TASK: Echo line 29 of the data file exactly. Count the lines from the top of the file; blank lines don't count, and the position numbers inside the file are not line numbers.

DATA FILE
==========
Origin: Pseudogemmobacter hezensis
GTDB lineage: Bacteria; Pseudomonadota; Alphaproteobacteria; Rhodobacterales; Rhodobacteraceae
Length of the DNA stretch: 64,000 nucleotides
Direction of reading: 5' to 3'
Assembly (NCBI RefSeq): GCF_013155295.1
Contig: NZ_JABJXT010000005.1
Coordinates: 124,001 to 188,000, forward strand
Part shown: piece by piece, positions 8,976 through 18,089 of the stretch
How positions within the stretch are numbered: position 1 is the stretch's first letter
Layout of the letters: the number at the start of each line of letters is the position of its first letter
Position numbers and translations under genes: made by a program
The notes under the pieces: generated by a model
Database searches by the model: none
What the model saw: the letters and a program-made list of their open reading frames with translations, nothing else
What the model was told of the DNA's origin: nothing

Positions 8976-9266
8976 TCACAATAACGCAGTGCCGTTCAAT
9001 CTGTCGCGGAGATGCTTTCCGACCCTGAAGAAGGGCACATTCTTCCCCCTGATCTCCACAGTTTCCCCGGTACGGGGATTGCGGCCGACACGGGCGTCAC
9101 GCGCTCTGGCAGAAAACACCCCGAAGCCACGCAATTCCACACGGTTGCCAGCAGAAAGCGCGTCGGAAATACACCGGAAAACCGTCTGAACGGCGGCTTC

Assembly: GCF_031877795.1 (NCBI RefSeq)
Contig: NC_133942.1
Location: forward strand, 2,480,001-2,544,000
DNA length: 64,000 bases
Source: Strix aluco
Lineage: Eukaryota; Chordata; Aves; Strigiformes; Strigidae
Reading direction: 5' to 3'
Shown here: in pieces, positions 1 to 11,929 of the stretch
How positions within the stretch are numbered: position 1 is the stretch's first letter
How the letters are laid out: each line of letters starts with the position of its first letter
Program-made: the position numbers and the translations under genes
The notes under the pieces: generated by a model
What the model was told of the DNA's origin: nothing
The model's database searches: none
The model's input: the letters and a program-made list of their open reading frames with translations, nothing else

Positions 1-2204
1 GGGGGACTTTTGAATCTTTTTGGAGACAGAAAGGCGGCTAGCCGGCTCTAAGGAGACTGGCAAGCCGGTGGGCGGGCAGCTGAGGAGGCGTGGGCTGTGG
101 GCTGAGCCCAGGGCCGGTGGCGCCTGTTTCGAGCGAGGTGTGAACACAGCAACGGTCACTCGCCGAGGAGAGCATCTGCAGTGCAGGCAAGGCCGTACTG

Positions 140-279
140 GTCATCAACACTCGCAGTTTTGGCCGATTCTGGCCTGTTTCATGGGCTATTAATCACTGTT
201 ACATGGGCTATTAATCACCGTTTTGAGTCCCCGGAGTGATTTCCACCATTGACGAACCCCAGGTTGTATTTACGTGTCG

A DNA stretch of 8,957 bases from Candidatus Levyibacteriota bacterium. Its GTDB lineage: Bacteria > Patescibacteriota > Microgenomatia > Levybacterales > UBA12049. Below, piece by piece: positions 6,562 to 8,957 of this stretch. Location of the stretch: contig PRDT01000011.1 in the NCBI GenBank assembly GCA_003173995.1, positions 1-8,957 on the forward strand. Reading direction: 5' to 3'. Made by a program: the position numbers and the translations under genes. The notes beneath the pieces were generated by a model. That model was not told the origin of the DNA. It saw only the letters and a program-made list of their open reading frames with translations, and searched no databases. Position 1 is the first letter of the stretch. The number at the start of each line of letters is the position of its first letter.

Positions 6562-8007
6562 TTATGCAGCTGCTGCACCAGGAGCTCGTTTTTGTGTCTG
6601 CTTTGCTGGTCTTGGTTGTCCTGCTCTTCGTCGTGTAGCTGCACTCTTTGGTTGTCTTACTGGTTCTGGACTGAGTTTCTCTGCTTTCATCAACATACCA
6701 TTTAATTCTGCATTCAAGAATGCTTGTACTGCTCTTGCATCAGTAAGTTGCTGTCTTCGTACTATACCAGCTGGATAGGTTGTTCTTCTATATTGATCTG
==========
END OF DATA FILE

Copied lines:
How the letters are laid out: each line of letters starts with the position of its first letter